Jolla, a company made up of former Nokia developers, is out to create the best open source mobile operating system with its Sailfish OS, based loosely on MeGo. Until now the Jolla phone itself was €400 - a pricey way to access the OS.
Now Jolla will be releasing a version that works on Android as a launcher later in the year. Since Sailfish supports Android apps this will be an attractive prospect for many. We used it for only half an hour and can't wait to get it installed.
With Microsoft also trying to jump on Android for its personal promotion, competition is fierce. Does Sailfish OS stand a chance?
Swiping is smarter
The goal of Sailfish OS is to make navigating the handset simple and universal across apps, without buttons. Much like LG's Knock, the screen can be double tapped to unlock the handset. Then swiping is all you need, a swipe up from the bezel will display notifications, wherever you are in the OS.
A swipe left or right goes back to the homescreen, which is a layout of the currently open apps. A swipe down from the bezel shuts the current app, while a swipe down from the top half of the screen slides you along a top menu to take actions relating to the page. That's basic navigation, which we found didn't even require thought after a few minutes of use.
Personalise inside and out
Just as third-party developers can change Sailfish OS, third-party hardware makers can do the same. Cases with built-in NFC chips can be clipped on the phone to activate a download of a new theme automatically. So if you've got a case with your favourite band on it that will also set them as your background, load a track as your ringtone and download the official app. This is totally open and has huge potential for case manufacturers.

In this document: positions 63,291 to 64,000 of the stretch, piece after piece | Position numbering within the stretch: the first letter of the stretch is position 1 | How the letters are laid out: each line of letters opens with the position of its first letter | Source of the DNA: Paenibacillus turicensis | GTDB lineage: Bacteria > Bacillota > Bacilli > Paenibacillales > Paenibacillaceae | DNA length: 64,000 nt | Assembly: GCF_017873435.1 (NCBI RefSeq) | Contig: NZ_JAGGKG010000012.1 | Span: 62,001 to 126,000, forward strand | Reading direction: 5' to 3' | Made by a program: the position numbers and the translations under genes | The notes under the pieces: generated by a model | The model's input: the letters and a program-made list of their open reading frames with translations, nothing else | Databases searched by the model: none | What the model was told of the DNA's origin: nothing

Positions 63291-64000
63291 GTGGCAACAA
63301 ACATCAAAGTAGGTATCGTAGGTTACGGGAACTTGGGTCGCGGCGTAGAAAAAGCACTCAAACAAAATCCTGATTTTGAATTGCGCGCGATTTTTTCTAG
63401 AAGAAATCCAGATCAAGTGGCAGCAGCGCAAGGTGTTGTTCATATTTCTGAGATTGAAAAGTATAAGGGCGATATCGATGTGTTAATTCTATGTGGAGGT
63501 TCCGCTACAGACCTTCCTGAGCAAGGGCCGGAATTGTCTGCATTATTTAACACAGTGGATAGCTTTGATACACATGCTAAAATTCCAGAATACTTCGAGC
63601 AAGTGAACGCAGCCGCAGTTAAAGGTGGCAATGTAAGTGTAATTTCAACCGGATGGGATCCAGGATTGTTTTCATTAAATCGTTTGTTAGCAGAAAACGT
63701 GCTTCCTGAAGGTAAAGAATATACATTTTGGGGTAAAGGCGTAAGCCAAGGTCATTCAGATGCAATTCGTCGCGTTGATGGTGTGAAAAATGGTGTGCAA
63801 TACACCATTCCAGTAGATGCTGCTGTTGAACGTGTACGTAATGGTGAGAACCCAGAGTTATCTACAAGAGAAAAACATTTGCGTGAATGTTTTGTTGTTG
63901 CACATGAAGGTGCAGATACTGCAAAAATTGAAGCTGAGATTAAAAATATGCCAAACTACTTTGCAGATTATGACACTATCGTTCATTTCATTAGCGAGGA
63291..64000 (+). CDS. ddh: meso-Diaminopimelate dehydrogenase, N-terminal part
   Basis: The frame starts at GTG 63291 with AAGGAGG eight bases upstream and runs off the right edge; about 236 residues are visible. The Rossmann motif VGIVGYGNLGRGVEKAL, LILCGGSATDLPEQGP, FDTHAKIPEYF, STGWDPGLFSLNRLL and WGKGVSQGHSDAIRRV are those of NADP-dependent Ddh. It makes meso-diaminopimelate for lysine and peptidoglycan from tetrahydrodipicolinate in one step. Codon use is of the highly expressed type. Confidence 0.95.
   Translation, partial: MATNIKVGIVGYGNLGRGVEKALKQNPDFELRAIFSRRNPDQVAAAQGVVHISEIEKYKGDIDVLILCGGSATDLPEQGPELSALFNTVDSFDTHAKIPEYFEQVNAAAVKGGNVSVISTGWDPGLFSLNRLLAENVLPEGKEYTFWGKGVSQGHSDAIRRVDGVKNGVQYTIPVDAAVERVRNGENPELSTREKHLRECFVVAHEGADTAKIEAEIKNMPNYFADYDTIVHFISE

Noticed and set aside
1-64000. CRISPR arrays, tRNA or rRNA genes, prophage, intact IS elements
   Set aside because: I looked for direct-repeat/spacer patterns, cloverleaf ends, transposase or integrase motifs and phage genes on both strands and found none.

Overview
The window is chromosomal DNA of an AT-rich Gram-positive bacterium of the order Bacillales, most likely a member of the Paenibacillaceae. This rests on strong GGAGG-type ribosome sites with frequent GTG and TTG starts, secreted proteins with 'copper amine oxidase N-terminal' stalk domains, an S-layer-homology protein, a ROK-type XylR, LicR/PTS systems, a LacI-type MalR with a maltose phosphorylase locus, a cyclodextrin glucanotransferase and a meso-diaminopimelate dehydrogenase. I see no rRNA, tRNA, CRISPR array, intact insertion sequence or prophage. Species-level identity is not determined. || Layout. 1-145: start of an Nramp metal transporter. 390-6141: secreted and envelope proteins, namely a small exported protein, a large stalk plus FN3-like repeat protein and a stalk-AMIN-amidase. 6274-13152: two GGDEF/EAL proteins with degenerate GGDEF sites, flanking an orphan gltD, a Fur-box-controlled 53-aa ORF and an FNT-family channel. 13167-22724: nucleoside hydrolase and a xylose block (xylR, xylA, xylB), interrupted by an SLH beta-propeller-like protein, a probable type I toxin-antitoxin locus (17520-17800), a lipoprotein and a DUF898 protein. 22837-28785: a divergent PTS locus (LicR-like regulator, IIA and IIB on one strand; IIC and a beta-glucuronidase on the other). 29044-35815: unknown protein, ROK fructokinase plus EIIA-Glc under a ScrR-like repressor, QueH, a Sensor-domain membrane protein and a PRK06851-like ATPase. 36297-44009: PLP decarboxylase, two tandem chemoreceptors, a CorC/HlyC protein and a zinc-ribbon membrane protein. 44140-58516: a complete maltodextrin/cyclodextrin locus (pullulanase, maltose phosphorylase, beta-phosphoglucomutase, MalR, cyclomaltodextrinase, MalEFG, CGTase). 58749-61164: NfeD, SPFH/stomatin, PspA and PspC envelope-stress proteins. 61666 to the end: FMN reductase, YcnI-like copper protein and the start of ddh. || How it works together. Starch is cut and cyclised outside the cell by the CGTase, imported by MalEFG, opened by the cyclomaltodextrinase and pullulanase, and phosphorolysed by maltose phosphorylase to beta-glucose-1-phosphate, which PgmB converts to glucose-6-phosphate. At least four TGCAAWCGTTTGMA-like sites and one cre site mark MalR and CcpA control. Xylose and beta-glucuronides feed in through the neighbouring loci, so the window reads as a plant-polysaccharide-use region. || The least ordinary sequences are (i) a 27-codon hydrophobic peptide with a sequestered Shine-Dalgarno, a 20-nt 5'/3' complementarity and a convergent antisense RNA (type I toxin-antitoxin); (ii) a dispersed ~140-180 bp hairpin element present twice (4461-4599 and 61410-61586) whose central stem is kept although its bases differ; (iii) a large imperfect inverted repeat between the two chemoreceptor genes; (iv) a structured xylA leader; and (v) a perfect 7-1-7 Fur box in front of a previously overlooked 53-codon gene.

Another example here was a small E Ink screen windowed on the rear of the handset. In this case it was showing the time, but as YotaPhone has shown us this could be great for storing an image or ticket when the phone's battery has died.
Smart gesture recognition
One great example of a third-party case was from iProtoxi which created a gesture recognition back cover. It even included a snazzy light for the Jolla logo, but this does more than just adapt looks. The logo can illuminate in various colours to notify of an incoming call while the phone is face down. Then a user can execute gestures to take action: hold a hand over the back to mute the call, swipe across to answer it.
The idea is that new hardware can be added to Jolla without having to get a new device. We asked if this would work with Android devices but it was pretty clear they're not sure if that's possible at this early stage.
If there's any proof that open source mobile operating systems work it's Android. Both Microsoft and Sailfish OS want to get involved, and with Sailfish bringing open source software as well as hardware the possibilities are huge.
Using the UI was easy and, dare we say it, fun. But the most crucial thing here is that everything is open so developers can help it change and grow in the direction users want it to go.
We can't wait to download the Sailfish OS skin on to our Android device in the coming months.